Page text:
Health Chief Administrative Secretary Mercy Mwangangi reportedly confirmed that the total cases of the novel coronavirus in Kenya have surged to 59 after over 234 samples were analyzed and 9 more people tested positive for the disease in past 24 hours. During a state press conference, the secretary said that the authorities were investigating the contacts of those exposed to the patients to put them under 14-day mandatory quarantine. The suspected number was 1160, she added. The first case of the novel coronavirus in Kenya was detected on March 13, as per media reports.
Mwangangi was quoted saying that the government was going to convert boarding schools into quarantine centers to test and treat the patients of the COVID-19 as the situation could be expected to get worse in the weeks ahead. She reportedly said that the government will hire over 1000 medics to battle the health crisis. The consultation with the counties for the arrangements was in progress, she added. She was also reported lauding the efforts of the medical staff and claimed that the ministry would be providing the additional protective equipment like hazmat suits, testing kits, and ventilators. The plan was underway to engage the local manufacturers to boost the supply at facilities, she was quoted as saying.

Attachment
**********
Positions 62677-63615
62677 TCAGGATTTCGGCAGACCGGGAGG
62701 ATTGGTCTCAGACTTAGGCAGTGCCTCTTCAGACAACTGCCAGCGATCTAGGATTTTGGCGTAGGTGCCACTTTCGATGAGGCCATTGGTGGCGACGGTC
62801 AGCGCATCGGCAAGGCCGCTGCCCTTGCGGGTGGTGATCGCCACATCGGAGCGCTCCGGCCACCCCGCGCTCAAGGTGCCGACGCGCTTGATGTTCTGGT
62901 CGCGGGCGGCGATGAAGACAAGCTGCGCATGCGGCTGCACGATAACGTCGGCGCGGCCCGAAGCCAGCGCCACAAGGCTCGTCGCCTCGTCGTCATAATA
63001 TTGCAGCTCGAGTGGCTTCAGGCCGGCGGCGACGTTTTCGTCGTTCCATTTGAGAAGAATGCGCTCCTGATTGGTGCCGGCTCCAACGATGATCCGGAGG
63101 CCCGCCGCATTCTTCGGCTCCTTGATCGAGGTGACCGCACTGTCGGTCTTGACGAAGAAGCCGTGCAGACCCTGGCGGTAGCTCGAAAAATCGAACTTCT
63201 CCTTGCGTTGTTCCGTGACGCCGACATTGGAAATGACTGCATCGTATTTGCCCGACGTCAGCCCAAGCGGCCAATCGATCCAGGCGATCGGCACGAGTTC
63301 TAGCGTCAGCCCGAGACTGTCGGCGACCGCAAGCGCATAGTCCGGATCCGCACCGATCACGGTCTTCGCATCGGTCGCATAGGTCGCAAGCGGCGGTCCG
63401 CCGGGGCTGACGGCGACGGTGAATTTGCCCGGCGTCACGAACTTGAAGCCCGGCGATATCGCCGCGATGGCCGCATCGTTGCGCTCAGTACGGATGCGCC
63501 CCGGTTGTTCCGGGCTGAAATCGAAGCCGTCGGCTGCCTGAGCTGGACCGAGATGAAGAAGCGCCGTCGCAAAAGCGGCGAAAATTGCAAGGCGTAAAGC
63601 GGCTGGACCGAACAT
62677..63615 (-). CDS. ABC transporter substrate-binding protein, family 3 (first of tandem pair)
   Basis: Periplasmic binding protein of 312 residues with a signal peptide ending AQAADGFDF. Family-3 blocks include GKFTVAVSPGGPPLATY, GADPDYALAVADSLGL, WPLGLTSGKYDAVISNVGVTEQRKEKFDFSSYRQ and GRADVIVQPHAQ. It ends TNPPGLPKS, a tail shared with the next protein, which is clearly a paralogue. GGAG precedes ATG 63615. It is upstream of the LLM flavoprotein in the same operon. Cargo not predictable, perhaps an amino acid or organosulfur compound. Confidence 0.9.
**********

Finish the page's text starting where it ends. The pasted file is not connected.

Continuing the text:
Kenya urged the citizens to abide by the government’s containment directives, and restrict all non-essential movements to control the further spread of the disease, as per the state media reports. Health Cabinet Secretary Mutahi Kagwe told the press that Nairobi had entered into the community transmission phase in view of the onslaught of cases across the region. The government cautioned the travellers against migrating to the upcountry and warned its elderly population against coming out of homes.
WHO chief Tedros Ghebereyesus had earlier stressed in a virtual press conference that while countries like China had a robust health system to combat and control the infection’s spread, the organization largely remained concerned about the disease entering the nations with weak healthcare systems in Africa.